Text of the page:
The 2021 College Football season will feel a whole lot different than last year’s. Not only are we talking about full seasons worth of games for teams, but also full stadiums full of fans. We’ll have to wait and see if everything works out as planned, but things sure do look a lot different on the COVID-19 front now than they did last fall.
National Championship odds have basically been out since the last National Championship Game finished up with yet another Alabama title. Some of the nation’s top teams have experienced a ton of roster turnover, as Clemson, Ohio State, and Alabama will all be breaking in new quarterbacks this season. Both teams also have significant losses in other areas.
The College Football Playoff has not been expanded yet. When it happens, that will really skew the futures odds, but for now, four teams will make it, all from Power Five conferences, and the usual suspects, losses or not, are up at the top of the betting board.
2021-2022 Odds To Win National Championship
THE PRESEASON COLLEGE FOOTBALL NATIONAL CHAMPIONSHIP ODDS
Every team is listed in one way, shape, or form, but as you can see from the Consensus odds (sort by clicking on the column header), five teams are being given a reasonable shot to win it and the rest face a very uphill climb.
Alabama is the favorite, with Clemson the second favorite, Ohio State the third favorite, and then Georgia and Oklahoma battling it out to be the next choice. In other words, basically a carbon copy of the College Football Playoff years that we’ve most recently seen.
LSU spoiled the party one year with Heisman Trophy winner Joe Burrow at the helm, but the Tigers were in rebuilding mode last year and don’t seem to have worked out all of the kinks just yet heading into this year.
Iowa State seems to be the clear-cut second-best team in the Big 12 according to these odds, but what are the chances that the Cyclones can not only make the top four, but then beat a team when they get there? That is what makes the futures market for CFB such a huge challenge.
Teams like Alabama, Clemson, Ohio State, Georgia, and Oklahoma will be favored in most, if not all, of their games. There has never been a two-loss team in the College Football Playoff. You can only slip up once, basically have to win your conference title, and then also have to be able to make money for the NCAA.
It greatly limits the pool of available teams that you can bet on. You need a team that can get through the regular season virtually unscathed and do so without losing a big game at the end. You also need a team that can upset an Alabama, Ohio State, or Clemson, so a team from the opposite division or a team within the division with a home game and a good chance at an upset.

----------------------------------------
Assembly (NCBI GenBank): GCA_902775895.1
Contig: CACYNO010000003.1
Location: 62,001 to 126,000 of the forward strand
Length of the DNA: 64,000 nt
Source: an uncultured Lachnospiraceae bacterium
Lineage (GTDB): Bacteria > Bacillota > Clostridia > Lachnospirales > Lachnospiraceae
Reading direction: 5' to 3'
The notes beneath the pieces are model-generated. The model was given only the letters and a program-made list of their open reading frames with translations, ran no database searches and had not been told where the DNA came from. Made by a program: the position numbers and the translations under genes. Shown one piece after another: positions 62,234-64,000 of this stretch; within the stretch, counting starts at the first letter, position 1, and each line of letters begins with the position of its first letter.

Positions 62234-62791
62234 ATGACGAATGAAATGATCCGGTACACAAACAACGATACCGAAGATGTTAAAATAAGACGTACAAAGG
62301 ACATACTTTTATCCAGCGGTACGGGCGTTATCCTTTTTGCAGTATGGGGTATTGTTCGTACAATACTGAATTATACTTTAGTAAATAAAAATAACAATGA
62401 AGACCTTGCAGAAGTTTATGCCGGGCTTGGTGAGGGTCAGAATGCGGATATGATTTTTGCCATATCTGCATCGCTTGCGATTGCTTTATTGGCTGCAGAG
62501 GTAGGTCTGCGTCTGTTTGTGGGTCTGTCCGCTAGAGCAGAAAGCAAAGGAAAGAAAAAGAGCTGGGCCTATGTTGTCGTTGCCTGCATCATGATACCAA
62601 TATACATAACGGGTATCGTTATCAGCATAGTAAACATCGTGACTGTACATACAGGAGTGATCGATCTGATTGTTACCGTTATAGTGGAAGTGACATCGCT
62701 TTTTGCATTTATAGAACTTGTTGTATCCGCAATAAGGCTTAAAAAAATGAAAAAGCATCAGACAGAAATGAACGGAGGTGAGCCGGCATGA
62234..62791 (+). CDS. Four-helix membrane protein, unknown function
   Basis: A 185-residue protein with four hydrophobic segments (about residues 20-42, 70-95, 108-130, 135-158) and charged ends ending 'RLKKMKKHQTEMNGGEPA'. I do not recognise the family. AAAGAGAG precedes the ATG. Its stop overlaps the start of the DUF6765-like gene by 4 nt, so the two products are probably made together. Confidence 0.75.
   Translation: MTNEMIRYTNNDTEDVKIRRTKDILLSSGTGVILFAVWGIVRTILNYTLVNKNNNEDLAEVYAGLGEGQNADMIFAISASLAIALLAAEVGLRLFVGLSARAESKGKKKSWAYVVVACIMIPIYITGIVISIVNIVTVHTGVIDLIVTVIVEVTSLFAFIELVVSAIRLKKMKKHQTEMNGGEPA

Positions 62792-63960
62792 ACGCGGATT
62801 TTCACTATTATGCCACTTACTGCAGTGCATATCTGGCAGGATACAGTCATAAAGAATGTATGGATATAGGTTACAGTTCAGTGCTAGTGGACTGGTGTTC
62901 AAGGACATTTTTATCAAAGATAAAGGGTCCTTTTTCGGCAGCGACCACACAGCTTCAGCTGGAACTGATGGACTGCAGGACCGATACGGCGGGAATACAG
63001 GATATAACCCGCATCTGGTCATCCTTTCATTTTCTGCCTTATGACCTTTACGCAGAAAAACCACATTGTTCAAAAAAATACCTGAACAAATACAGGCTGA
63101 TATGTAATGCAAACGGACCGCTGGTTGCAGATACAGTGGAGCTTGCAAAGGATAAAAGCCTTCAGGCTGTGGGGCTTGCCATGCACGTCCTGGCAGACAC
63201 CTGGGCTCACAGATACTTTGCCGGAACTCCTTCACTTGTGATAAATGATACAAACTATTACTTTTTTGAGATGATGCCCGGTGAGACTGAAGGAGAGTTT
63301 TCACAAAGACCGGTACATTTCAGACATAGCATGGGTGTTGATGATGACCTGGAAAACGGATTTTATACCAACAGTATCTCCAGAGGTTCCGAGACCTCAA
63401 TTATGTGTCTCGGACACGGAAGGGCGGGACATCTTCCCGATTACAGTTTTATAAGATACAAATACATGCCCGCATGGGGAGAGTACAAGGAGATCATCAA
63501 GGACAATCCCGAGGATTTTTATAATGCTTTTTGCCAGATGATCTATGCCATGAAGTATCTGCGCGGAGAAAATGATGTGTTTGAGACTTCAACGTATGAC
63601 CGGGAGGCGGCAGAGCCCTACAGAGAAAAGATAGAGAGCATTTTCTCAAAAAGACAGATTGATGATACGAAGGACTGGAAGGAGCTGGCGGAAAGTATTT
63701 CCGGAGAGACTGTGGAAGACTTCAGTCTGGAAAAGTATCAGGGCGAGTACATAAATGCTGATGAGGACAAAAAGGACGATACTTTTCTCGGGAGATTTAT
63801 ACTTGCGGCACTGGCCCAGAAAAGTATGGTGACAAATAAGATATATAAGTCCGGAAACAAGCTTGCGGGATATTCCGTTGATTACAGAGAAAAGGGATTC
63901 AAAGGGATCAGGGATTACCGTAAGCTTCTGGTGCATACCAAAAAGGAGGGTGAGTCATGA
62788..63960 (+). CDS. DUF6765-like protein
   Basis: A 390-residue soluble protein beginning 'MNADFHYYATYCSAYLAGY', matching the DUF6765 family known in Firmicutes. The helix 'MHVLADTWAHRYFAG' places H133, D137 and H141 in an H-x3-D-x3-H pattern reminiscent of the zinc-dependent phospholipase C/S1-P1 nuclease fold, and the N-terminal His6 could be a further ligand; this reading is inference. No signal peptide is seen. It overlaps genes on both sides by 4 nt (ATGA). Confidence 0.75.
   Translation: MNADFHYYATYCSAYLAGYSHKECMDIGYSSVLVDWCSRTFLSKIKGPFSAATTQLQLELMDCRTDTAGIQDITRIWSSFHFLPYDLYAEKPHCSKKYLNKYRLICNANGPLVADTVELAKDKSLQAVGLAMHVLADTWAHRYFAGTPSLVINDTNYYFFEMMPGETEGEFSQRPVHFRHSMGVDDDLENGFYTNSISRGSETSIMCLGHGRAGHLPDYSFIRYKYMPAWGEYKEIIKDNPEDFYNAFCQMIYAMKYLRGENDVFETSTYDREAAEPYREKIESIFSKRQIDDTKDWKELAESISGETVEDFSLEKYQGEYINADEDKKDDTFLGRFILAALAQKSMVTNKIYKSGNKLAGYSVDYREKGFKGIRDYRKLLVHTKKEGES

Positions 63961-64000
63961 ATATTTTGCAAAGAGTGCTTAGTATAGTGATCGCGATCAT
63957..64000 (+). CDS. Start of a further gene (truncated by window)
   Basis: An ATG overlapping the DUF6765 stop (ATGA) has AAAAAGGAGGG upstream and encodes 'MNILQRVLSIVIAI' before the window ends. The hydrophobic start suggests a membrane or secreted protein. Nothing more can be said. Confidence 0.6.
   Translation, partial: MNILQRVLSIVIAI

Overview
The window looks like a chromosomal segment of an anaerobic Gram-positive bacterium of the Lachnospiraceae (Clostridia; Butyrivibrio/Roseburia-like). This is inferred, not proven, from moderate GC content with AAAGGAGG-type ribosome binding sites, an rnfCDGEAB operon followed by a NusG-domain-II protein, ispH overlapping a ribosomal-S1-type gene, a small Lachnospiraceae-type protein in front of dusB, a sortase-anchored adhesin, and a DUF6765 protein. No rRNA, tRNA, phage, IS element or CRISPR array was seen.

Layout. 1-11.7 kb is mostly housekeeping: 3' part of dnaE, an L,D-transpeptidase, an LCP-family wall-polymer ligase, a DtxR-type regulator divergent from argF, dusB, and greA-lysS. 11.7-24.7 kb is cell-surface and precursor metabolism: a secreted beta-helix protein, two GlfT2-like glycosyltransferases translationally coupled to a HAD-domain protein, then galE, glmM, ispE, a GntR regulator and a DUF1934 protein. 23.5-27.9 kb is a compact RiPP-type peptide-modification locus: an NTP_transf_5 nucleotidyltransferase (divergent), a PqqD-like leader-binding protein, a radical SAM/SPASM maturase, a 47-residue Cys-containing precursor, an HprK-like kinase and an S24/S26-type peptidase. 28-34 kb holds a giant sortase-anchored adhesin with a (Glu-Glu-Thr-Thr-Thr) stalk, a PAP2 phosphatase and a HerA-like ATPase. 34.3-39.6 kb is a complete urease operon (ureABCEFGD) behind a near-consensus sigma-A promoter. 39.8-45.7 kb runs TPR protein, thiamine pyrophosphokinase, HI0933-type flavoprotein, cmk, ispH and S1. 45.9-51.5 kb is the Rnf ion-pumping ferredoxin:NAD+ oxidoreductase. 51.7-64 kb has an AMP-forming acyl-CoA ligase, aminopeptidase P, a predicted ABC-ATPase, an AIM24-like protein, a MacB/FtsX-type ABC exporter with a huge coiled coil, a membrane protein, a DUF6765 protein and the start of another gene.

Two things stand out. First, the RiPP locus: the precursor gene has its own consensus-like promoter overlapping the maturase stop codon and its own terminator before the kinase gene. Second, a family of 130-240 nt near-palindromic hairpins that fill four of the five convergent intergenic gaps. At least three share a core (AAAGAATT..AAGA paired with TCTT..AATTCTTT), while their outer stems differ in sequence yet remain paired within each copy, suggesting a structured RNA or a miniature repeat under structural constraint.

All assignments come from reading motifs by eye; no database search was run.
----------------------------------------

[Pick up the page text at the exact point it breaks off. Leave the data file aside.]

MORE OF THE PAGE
Somebody like a Penn State at +8000, as the Big Ten is rather mediocre again this season. If the Nittany Lions can beat Ohio State, why couldn’t they beat Wisconsin or Iowa or somebody for the Big Ten Championship? Can the Big Ten champion actually be kept out of the College Football Playoff?
These are the things that you have to think about when surveying the NCAAF futures market.
COLLEGE FOOTBALL NATIONAL CHAMPIONSHIP FUTURES HANDICAPPING
The NCAA exists to make money. Politics very much come into play when it gets down to the College Football Playoff and the last four teams left standing to battle it out for a title.
As a result, going too far down the board is really challenging. A team like USC, picked to potentially be the best from the Pac-12, makes some sense, in that they are a Power Five Conference team that can actually carry enough name value to get in there. We’ve seen Oregon do it and we all know the money that those uniforms generate for Nike and the NCAA.
It isn’t a conspiracy theory or anything like that. It is a reality that the college football world does have preferential treatment come Playoff time, which is one reason why a lot of people want to see expansion.
At some point, we will, but that time is not today. As a result, you really have to dig deep and think about all of the different factors that come into play. Schedule analysis is very important. Being aware of all of the changes and the personnel gains and losses goes a long way.
You have to keep in mind that we’ve had the College Football Playoff now for seven seasons. Out of 28 possible playoff spots, we’ve only seen 11 teams qualify. Only five teams have made it more than once and four teams have at least four appearances. The playing field is unlevel.
Alabama’s only miss was 2019, the year that LSU won it.
Clemson’s only miss was 2014, the first year of the Playoff.
Ohio State missed in 2015, 2017, and 2018. Oklahoma missed in 2014, 2016, and 2020. Notre Dame got in for 2018 and 2020. The only team outside of those four in the last three years to make it in was LSU.
In order to have any hope of cashing a National Championship future, you have to get a College Football Playoff team and based on the history of this event, that seems highly unlikely.
The non-Alabama/Clemson/Ohio State/Oklahoma/Notre Dame teams were 2014 Oregon and Florida State, 2014 Michigan State, 2016 Washington, and 2017 Georgia. Florida State isn’t very good, Michigan State is bad, and the Pac-12 is a laughingstock.
So, your best bet is to find a SEC team from the East that can beat Alabama, an ACC team from the Coastal that can beat Clemson, or a Big Ten team that can somehow keep Ohio State out.
It can happen, but you’ll have to do a lot of research to see which team it could be.